Pay Without Performance: Overview of the Issues
Lucian A. Bebchuk
Harvard Law School; National Bureau of Economic Research (NBER); Centre for Economic Policy Research (CEPR) and European Corporate Governance Institute (ECGI)
Jesse M. Fried
Harvard Law School; European Corporate Governance Institute (ECGI)
Journal of Corporation Law, Vol. 30, No. 4, pp. 647-673, 2005
Journal of Applied Corporate Finance, Vol. 17, No. 4, pp. 8-22, 2005
Academy of Management Perspectives, pp. 5-24, February 2006
Harvard Law and Economics Discussion Paper No. 528
In a recent book, Pay without Performance: The Unfulfilled Promise of executive Compensation, we critique existing executive pay arrangements and the corporate governance processes producing them, and put forward proposals for improving both executive pay and corporate governance. This paper provides an overview of the main elements of our critique and proposals. We show that, under current legal arrangements, boards cannot be expected to contract at arm's length with the executives whose pay they set. We discuss how managers' influence can explain many features of the executive compensation landscape, including ones that researchers subscribing to the arm's length contracting view have long viewed as puzzling. We also explain how managerial influence can lead to inefficient arrangements that generate weak or even perverse incentives, as well as to arrangements that make the amount and performance-insensitivity of pay less transparent. Finally, we outline our proposals for improving the transparency of executive pay, the connection between pay and performance, and the accountability of corporate boards.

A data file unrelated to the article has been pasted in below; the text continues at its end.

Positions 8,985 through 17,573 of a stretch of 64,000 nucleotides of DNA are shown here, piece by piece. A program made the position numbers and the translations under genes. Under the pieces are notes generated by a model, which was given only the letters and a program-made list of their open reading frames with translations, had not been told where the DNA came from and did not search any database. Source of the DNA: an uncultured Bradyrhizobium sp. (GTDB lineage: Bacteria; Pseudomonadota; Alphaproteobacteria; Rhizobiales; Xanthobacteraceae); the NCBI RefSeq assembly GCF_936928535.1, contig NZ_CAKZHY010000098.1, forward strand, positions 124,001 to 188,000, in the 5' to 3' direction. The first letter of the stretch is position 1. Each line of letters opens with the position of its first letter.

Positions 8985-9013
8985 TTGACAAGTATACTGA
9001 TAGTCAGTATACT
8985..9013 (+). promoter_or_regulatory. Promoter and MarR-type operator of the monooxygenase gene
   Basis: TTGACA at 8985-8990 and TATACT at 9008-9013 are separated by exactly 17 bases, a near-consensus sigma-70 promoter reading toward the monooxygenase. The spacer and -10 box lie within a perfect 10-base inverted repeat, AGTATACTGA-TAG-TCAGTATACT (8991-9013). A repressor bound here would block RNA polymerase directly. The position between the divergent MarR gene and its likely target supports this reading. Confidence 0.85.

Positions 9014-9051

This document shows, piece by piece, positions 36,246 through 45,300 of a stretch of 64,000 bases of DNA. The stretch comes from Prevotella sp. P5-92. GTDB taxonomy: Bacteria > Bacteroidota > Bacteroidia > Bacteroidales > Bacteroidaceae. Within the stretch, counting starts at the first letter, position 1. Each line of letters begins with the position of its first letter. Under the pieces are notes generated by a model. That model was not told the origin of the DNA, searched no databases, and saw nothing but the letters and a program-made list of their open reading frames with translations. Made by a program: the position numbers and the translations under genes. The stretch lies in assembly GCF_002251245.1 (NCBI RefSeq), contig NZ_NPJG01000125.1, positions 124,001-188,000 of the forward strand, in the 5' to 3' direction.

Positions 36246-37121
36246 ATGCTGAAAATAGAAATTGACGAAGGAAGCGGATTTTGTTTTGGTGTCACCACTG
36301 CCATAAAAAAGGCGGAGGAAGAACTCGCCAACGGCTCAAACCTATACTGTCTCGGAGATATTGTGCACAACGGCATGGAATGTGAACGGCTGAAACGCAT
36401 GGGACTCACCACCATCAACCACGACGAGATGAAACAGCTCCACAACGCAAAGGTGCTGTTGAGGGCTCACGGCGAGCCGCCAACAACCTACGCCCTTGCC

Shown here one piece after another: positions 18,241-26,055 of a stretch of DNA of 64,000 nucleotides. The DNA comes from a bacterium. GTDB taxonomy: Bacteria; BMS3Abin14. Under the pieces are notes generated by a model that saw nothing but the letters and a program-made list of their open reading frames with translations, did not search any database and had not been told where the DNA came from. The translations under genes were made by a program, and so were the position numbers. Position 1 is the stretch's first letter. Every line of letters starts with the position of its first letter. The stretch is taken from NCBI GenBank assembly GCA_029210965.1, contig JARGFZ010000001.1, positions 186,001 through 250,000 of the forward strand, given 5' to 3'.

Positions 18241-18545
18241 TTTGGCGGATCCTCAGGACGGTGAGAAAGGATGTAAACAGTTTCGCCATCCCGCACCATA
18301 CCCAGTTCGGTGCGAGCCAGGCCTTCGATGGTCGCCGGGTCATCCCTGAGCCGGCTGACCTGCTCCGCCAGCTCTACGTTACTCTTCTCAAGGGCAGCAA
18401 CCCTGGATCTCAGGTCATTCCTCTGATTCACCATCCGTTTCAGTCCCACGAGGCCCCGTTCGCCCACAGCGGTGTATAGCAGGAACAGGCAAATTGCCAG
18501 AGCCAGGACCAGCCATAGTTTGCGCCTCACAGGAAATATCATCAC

Number of Pages in PDF File: 16
Keywords: Keywords: Corporate governance, managers, shareholders, boards, directors, executive compensation, stock options, principal-agent problem, agency costs, rent extraction, disclosure, stealth compensation, compensation consultants, camouflage.
JEL Classification: D23, G32, G34, G38, J33, J44, K22, M14
Date posted: July 19, 2005 ; Last revised: April 28, 2009
© 2015 Social Science Electronic Publishing, Inc. All Rights Reserved.
This page was processed by apollo1 in 0.547 seconds